Tips & Resources
Water is one of those life essentials that you count on every day, and problems with your water heater are frustrating. Here are some common problems and what may be causing them. Some causes depend on what type of water heater you have.
If your water heater is electric, and doesn’t generate hot water even after being on for a while, chances are the electric heating element is not working. If that is the case, you can get a replacement from your local hardware store.
If your water heater is gas, check the pilot light. If it is turned off, simply turn it on. The gas will flow again, and your water will heat.
Every water heater has a thermostat. This could also potentially be the problem. If it is malfunctioning, the water may be too hot or too cold. Contact your HVAC professional for a replacement.
Discolored water is startling to see in your sink or shower, but it can be fixed. Your water heater has a metal element inside, called the anode. With extended heat exposure, over time the anode can rust and degrade. As it dissolves in the water, you see that rust color. To fix the problem, replace the anode with a new one.
Water that is too hot could be caused by the thermostat being set too high, or by a thermostat that is malfunctioning. The Consumer Product Safety Commission recommends setting your water heater to 120 degrees to prevent scalding. If yours is set correctly and the water is still too hot, you may need a new thermostat.
Leaks from a water heater are a common problem that can either start from the top or the bottom of the device. While there can be a number of causes, the most common is corrosion. When water stays in the tubes for a long time, sediments and rust start to form, and eventually create cracks inside the tubing or the tank itself. The result is a leak.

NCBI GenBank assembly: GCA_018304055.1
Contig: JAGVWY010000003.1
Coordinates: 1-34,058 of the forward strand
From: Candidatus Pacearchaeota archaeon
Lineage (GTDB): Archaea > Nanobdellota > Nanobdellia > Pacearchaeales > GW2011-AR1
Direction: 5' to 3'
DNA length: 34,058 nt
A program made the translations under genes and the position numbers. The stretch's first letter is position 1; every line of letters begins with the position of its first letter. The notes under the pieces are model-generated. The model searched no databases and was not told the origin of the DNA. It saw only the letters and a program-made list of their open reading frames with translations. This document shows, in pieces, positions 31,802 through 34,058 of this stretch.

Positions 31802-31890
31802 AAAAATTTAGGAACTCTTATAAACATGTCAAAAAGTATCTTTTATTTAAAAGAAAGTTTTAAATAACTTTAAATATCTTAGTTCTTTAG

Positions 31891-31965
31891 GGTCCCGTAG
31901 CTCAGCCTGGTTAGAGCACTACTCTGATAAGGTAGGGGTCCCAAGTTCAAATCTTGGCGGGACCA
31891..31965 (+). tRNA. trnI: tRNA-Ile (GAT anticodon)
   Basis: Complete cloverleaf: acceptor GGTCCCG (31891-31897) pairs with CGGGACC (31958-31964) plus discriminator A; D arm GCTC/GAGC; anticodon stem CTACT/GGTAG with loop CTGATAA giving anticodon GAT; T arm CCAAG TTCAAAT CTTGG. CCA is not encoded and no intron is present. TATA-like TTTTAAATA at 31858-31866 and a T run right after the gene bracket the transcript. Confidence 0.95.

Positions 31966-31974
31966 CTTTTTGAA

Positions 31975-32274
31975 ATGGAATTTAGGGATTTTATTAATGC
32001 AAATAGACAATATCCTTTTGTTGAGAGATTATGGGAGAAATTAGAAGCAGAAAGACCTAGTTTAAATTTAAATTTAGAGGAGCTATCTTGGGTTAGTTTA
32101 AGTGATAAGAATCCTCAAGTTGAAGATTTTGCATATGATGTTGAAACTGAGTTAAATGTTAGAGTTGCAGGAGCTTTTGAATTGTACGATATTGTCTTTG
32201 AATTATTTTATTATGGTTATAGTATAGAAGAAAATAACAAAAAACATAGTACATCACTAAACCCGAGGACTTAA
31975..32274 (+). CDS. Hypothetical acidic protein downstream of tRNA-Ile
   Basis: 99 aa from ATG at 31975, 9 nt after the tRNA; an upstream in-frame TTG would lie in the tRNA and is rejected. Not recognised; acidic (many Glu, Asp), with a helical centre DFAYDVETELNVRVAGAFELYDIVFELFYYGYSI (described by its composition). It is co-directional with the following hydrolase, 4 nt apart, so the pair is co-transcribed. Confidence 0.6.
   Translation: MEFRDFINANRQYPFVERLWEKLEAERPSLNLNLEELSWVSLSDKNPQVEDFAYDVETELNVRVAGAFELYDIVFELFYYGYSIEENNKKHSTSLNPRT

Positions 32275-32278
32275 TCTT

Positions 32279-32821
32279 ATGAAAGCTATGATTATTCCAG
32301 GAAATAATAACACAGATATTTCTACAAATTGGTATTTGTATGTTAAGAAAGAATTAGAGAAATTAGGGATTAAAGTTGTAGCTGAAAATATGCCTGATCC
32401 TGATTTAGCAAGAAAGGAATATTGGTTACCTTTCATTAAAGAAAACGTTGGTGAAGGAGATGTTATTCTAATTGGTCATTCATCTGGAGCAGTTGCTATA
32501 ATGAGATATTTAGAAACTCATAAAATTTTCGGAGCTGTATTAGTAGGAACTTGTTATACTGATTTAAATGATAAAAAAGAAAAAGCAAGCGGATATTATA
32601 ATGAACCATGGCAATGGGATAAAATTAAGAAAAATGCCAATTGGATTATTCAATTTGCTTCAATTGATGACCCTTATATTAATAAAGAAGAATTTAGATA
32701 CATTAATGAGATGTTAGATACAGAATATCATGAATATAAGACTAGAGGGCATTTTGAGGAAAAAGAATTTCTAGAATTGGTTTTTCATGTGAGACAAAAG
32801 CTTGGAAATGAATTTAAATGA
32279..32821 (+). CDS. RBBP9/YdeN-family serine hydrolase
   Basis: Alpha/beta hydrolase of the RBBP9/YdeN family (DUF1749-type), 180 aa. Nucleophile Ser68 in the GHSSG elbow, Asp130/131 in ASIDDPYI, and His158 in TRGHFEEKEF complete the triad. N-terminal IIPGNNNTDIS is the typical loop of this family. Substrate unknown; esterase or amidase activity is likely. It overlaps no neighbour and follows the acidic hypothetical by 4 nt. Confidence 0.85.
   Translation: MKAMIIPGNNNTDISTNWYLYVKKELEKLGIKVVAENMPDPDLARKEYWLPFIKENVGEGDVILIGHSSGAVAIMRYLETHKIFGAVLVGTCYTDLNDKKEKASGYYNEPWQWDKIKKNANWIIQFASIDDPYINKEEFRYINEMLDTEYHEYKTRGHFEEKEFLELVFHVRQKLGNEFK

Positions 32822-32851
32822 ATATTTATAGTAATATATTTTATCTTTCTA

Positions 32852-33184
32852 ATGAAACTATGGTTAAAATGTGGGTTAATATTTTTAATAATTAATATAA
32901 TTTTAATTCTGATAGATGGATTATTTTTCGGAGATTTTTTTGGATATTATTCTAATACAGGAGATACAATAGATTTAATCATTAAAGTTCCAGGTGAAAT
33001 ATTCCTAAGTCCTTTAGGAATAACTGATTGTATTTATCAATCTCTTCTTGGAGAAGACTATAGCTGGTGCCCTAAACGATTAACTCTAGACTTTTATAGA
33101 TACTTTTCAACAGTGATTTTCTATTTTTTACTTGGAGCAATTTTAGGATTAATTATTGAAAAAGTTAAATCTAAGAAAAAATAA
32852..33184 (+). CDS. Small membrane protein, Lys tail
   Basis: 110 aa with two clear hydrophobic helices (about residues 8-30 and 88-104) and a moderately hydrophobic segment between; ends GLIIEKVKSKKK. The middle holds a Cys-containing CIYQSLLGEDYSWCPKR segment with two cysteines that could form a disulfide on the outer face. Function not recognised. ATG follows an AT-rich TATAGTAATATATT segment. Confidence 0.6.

Every time you run the water in your home, you notice a smell like rotten eggs. This is likely a sign of bacterial or fungal infection. Bacteria feed on the hydrogen emitted by the anode rod in your water tank. Another form of bacteria, Legionella, can develop in mildly warm water. To eliminate the bacteria, flush your hot water heater. Drain all the water and fill the tank with 2 pints of 3% hydrogen peroxide. Leave it in the tank for 2 hours. Then drain the tank and refill it with fresh water. Do this once a year as a preventative measure. To prevent Legionella from infecting your water, make sure your water heater is set at 120 degrees.
Popping sounds are also caused by excessive sediment in the tank. To eliminate the sediment, flush the tank and refill with fresh water. Flushing the tank and scrubbing the tubing and other parts once a year can prevent the noise from reoccurring.
Water heaters typically last 10-15 years. If yours has outlived its useful life, you will have to replace it. There are many options, and likely some improvements since your current water heater was installed. Talk to your HVAC company to determine which type of heater is right for you.